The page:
The word “suggests they are engaged in something more ominous than civil poll watching,” said Sean Morales-Doyle, deputy director of the voting rights election program at the Brennan Center for Justice, a nonpartisan law and policy institute.

Indeed, some armed civilian groups have appeared to be preparing for action. Oath Keepers founder Stewart Rhodes tweeted in September, “We ARE on the verge of a HOT civil war.”

Those prepared to take up arms include former Oath Keeper Jeff Roy, a 53-year-old heavy equipment operator in Ashburnham who said he also has served in the American Sentinel Militia and New Hampshire State Militia. Roy is now lieutenant commander of the Patriot Mutual Assistance Program, which he described as a volunteer service organization whose duties range from responding to natural disasters to using force if necessary to defend communities.

“When someone says `militia' to me, I see a bunch of guys who are willing to come together when bad things happen, no matter what those bad things are,” Roy said.

He predicted leftists will try to steal the election and, if they fail, rise up violently. And should they threaten his group’s area in north-central Massachusetts, Roy said, “We are going to defend our neighbors and make sure they live in a free United States of America.”

There should be no question, he said, about their proficiency.

“Our group has spent a lot of money to make sure we are all legally and professionally trained to use our firearms,” he said.

As evidence of a potential threat, Roy cited the fatal shooting of a far-right Trump supporter in Portland, Ore., in August by a self-avowed adherent of antifa. Law enforcement authorities and watchdog groups, however, said right-wing extremists pose a greater threat of deadly violence.

A study by the Anti-Defamation League’s Center on Extremism found that right-wing extremists committed 38 of the nation’s 42 domestic extremist-related murders in 2019 and have been responsible for about three-quarters of the 435 domestic extremist-related homicides over the last decade.

“We’re very mindful that some extremists may seek to exploit the divisive political atmosphere across the country right now‚” Robert Trestan, executive director of the ADL’s Boston office, said. “It’s important that everyone be prepared.”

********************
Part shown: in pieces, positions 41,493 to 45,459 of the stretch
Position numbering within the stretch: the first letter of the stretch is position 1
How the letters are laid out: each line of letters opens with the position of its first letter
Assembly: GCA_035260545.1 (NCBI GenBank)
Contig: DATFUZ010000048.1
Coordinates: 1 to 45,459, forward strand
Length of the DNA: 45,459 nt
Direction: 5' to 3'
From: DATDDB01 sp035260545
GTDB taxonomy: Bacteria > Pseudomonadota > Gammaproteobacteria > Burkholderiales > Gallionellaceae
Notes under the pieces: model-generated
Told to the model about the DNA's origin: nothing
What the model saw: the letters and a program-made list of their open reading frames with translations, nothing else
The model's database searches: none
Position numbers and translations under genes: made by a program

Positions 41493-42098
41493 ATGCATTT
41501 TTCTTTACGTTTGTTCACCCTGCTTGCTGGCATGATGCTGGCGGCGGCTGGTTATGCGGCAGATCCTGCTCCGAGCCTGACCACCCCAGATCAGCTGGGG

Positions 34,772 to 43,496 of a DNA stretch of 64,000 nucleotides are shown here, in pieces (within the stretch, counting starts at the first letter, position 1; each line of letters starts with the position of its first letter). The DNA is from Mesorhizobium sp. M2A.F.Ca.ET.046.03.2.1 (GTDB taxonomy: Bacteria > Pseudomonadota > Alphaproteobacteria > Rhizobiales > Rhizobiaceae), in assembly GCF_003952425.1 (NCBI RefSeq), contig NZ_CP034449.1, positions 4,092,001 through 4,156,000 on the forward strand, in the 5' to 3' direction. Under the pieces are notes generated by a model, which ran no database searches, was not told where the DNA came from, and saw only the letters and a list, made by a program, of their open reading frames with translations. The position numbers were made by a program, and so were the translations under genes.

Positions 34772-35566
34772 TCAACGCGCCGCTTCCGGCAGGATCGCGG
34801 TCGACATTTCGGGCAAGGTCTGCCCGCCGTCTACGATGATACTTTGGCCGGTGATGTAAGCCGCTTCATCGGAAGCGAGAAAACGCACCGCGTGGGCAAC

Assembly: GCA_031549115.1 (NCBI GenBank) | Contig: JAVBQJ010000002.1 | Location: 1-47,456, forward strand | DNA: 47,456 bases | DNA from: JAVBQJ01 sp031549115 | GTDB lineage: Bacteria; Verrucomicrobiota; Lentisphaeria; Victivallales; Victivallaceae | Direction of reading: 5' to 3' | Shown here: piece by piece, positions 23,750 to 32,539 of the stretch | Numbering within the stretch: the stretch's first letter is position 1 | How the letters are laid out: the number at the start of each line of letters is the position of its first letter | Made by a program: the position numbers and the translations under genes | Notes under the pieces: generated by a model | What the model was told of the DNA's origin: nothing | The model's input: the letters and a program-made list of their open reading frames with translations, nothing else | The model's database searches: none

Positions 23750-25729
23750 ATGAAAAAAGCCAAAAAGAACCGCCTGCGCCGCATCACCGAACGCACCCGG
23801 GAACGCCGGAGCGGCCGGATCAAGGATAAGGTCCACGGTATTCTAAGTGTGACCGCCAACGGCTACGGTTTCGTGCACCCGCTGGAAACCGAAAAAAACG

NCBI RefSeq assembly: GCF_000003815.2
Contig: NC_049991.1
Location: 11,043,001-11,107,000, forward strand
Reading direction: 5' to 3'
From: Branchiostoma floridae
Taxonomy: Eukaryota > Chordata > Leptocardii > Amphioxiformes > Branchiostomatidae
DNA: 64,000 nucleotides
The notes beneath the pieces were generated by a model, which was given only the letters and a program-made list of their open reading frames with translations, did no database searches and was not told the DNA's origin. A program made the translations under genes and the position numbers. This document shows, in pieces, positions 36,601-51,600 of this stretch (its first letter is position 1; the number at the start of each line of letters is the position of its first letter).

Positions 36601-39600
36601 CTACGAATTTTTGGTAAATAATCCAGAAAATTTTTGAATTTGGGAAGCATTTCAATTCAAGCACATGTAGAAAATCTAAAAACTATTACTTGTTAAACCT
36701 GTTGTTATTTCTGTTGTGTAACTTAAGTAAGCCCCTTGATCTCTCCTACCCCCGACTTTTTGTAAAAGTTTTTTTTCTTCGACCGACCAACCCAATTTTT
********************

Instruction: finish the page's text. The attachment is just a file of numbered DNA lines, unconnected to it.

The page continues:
A protester with Super Happy Fun America, a group with ties to the far right, waved a Three Percenters flag as he left a rally they held in Copley Square.
A protester with Super Happy Fun America, a group with ties to the far right, waved a Three Percenters flag as he left a rally they held in Copley Square. Jessica Rinaldi/Globe Staff

Trestan cited violence that erupted at a right-wing rally in Copley Square Oct. 18 when counterprotesters clashed with police who were positioned between the factions.

“What should have been two opposing groups expressing their views turned into confrontations, and that’s dangerous,” Trestan said. “We want to make sure those kinds of confrontations do not happen at polling places.”

The ADL, along with a broad coalition of about 200 voting rights groups, has mobilized staff in anticipation of possible trouble at the polls.

“We’ve already had reports of people who are afraid to put out political signs at their homes because they are afraid they might be targeted,” said Ivan Espinoza-Madrigal, executive director of Lawyers for Civil Rights in Boston, a member of the coalition.

In Massachusetts, the alliance is training more than 2,000 volunteers to monitor polling places and will be prepared to seek court orders ``if there is any kind of armed militia present or disruption on Election Day," Espinoza-Madrigal said.

Damon Hewitt, executive vice president of the Washington-based Lawyers Committee for Civil Rights Under Law, said the national election protection hot line — 866-OUR-VOTE — has already received more than 100,000 calls and is logging more than 7,000 daily. The hot line is serviced by nearly 34,000 volunteer attorneys.

The vast majority of polling stations are expected to be free of danger, but Hewitt and other voting rights specialists said the threat of armed civilians and other forms of intimidation cannot be discounted. Should trouble arise, they said, people trying to vote should alert police or official poll workers.

“But if you are physically safe, do not leave,” Hewitt said. “Do not let intimidation have its desired effect.”


Bob Hohler can be reached at robert.hohler@globe.com.